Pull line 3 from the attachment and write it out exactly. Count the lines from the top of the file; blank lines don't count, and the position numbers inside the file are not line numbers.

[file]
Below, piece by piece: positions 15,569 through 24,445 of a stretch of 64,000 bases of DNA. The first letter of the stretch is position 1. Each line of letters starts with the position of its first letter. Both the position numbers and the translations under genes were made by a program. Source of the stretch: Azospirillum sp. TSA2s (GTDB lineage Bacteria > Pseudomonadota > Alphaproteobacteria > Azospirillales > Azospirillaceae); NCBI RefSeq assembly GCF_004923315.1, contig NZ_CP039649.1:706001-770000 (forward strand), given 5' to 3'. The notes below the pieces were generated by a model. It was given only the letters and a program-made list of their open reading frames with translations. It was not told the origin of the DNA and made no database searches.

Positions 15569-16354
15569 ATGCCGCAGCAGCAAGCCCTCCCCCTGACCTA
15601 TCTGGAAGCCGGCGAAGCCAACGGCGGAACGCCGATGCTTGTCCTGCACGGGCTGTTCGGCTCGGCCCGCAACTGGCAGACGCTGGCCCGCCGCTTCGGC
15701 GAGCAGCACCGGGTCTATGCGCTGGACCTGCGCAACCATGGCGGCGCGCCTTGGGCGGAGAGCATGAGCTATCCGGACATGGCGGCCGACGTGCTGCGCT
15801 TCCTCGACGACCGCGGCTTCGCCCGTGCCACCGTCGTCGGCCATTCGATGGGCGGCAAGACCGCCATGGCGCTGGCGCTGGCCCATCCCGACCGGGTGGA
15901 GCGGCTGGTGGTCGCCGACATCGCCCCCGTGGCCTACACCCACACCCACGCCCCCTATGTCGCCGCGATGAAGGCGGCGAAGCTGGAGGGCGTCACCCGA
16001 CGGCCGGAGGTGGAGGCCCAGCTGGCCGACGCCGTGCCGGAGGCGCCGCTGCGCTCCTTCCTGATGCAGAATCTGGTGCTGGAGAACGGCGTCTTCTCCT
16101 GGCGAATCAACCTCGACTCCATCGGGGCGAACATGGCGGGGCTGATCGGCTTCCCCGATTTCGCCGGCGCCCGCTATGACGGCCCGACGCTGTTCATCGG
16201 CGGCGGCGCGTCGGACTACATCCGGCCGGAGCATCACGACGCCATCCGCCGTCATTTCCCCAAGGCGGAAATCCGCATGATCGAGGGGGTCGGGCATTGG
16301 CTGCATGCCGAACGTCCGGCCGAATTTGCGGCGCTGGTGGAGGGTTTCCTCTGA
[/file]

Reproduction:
15569 ATGCCGCAGCAGCAAGCCCTCCCCCTGACCTA